From the early 1980s through the late 1990s I worked for EG&G Energy Measurements. Las Vegas was our headquarters, but I often traveled to our satellite locations. We had seven offices scattered throughout the United States (and one in Europe) that supported the various national nuclear weapon laboratories. One of those facilities was in Livermore, California, obviously near the Livermore National Laboratory run by the University of California. These business trips to Livermore got me within reasonable driving distance to Sacramento where my good friend, Bill Bergan, lived.
Bill had moved to Sacramento to wed his sweetheart, Kathy, a few years earlier. He and I had recently become new fathers in 1982; my Nicolas and his Jill were both born that year. Looking back now, it seems quite remarkable that both our wives allowed us to leave them home with three-month-old babies while we escaped into the Sierras on a weekend fishing trip. I guess we were both lucky in marriage that way.
Bill had persuaded me to make a weekend foray into the Donner-Truckee area near Lake Tahoe. I always marvel at the number of people Bill knows who have property they freely let him use. Bill has a remarkable ability to befriend all sorts of people. He also has a gracious generosity about him that seems to swell to all those around him. So I was not surprised that a friend had loaned him the use of a condo near the Squaw Valley Ski Resort. The gods of adventure having aligned, I flew into Oakland and drove a rental car to Sacramento. From there Bill drove us to Tahoe. Neither of us had climbed for a couple of years, but Bill insisted we bring the climbing gear in case a granite crag called to our masochistic temperament. I was not overly excited about climbing as family life had changed my perspective on risky adventures, not to mention that our assenting skills were waning. Fortunately, a weekend drizzle reduced our climbing sorties to mere admiration of wet granite cliffs from the highway. The light rain, however, did foretell some excellent fishing on the Martis Creek Lake.
There are four tributaries that feed Martis Creek Lake: Martis Creek, West Fork Martis Creek, Middle Fork Martis Creek, and East Fork Martis Creek. The combined Martis Creek outflow from the reservoir flows into the Truckee River which in turn terminates in Nevada’s Pyramid Lake. Martis Creek Lake was the first water designated “catch and release, trophy trout” in California. Misguided attempts to reintroduce Lahontan cutthroat with rainbows and browns eventually decimated the cutthroats. Cutthroats readily hybridize with rainbows, not to mention the competition for habitat and food with two other stronger species. Anglers must use barbless hooks and artificial lures only. Live bait is not permitted. Through cooperative efforts with the California Department of Fish and Game, a self-sustaining trout fishery is being re-established at the lake. All trout caught must be released back into the lake for this program to succeed. At the time we visited Martis Creek fishing was not allowed in the tributary streams above the lake. Back in the late 1800s and early 1900s, these Truckee watershed Lahontan cutthroat trout commonly attained weights in the 40 lbs. to 60 lbs. class. Big fish!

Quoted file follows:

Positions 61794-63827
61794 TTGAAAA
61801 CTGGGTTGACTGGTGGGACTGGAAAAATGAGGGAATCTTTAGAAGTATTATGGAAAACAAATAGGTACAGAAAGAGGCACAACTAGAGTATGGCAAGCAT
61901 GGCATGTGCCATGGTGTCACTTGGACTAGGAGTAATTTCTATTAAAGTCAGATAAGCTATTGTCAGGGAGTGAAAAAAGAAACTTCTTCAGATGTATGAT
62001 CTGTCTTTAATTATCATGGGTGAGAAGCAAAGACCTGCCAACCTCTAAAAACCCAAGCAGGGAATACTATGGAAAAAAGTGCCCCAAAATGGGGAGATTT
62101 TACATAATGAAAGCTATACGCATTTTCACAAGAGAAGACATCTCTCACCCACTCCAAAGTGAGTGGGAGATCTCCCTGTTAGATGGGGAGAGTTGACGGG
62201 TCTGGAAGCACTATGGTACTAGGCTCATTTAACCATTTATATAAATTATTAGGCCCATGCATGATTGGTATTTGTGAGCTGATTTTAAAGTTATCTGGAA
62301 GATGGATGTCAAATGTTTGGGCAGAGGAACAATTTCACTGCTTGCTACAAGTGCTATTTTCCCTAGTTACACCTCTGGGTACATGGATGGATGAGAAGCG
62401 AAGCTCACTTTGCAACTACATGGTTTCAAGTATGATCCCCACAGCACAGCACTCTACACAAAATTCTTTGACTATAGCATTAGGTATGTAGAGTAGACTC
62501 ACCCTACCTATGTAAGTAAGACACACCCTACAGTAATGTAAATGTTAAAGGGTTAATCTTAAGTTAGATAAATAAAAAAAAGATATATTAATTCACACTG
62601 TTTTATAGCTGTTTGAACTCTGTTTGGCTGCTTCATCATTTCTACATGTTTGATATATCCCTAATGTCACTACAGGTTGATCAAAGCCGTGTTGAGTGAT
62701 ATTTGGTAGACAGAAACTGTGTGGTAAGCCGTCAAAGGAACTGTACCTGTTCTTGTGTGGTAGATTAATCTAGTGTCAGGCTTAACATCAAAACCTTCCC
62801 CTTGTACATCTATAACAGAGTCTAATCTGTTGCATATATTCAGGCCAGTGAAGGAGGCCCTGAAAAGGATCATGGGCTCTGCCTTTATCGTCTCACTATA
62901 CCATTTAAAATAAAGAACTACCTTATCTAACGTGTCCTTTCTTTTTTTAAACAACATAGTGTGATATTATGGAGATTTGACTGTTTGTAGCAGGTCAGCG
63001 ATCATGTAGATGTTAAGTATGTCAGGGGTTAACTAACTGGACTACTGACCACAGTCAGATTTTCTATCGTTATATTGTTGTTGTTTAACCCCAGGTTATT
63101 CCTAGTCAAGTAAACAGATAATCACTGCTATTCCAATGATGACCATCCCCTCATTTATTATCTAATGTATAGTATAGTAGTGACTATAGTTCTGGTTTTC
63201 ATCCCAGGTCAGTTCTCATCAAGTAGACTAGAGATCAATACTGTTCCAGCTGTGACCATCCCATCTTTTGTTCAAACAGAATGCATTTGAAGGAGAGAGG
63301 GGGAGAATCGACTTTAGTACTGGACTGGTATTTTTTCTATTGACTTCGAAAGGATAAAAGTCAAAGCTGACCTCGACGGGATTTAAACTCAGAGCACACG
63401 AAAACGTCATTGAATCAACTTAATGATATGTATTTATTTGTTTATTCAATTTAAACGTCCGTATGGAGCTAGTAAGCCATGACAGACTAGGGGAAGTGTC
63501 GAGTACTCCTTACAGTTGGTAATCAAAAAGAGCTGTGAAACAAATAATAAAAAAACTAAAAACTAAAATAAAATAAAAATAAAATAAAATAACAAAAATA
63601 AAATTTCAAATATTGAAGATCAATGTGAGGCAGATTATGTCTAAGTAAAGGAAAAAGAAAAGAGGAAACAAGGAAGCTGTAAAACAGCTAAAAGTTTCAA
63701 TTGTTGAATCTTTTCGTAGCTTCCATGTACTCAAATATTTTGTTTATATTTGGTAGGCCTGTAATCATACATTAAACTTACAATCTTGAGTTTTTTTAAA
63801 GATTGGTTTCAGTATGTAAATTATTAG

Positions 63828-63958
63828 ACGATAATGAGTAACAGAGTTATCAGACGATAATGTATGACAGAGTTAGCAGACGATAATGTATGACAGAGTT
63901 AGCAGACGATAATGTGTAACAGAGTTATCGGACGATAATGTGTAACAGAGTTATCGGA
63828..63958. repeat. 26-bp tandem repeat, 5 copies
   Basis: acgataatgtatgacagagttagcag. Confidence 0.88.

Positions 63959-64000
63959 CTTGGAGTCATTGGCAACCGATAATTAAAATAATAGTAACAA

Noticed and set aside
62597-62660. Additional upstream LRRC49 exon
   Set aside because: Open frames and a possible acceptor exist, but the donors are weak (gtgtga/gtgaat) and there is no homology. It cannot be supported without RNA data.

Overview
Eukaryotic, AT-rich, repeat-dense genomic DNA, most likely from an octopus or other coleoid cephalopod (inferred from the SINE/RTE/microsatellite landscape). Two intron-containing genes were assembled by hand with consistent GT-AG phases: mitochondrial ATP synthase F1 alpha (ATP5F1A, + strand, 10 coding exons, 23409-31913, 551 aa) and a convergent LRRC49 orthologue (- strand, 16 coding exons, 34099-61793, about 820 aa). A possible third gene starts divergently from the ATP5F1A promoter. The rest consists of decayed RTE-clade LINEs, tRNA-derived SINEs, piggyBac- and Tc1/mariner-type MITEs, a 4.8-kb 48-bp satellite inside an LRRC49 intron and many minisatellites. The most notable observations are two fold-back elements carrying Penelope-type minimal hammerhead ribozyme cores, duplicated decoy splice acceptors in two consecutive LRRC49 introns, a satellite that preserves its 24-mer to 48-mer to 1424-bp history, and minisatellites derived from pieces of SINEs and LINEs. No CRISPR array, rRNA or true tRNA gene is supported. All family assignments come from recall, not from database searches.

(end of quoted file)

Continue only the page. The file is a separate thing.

There was a cold drizzle upon arriving at the lake. The immediate benefit of that was solitude; we were the only idiots attempting to fish. We proceeded down to the Martis Creek inlet and began fishing, casting upstream and drifting large streamers down into the lake. Despite the rain, we began to catch numerous Lahontan cutthroats in the fourteen to seventeen inch range. Unfortunately, none had any weight to them. They were all head and tail resembling sleek torpedoes. Lahontans are native to the northern arid Great Basin. They are famous for being the largest growing trout species. They used to spawn up the Truckee River, all the way from Pyramid Lake, northeast of Reno. Commercial and sport fishing, and especially the introduction of non-native species to the watershed have decimated their numbers. Unfortunately, cutthroats will readily hybridize with rainbows which erodes the gene pool (commonly called “cut-bows”).
After a while, Bill and I started fishing upstream from the lake, casting the large streamers up against the bank and stripping them down in the light rain. Fortunately, we never saw the “No Fishing” sign posted for the creek until after we were done fishing. In just a few casts, BAM! We both hooked into large cut-bows that seemed close to eighteen inches and weighing two pounds or more. Wow, did those trout like to leap. With a bit of bad luck, Bill’s camera malfunctioned so he couldn’t provide pictures of me holding the large cut-bow. But it was essentially a twin of Bill’s, so my memories live vicariously through my photo of Bill holding his.
The final epitaph of the trip was that I could not break down my Fenwick pack rod once we got off the water. Perhaps due to temperature changes, one of the ferrules was stuck. In my last failed attempt to separate them my hand slid down the rod and dislodged a stripping guide from its varnished wrappings. Since I could not get the rod back into the case I left it with Bill. I had all but forgotten about the rod until Bill brought it on our Henderson Springs trip in 2003. Twenty-one years after Martis Creek, Bill was able to separate the ferrules, repair the guide, and return it good as new. What a guy!
Over the years I’ve learned that mildly inclement weather is often good for angling. In many of my adventures with Bill, drizzly clouds produce outstanding results that contrast against an acceptable level of pain and discomfort. Such was the case of fly angling Martis Creek in the rain. And yes, our wives know us to be crazy.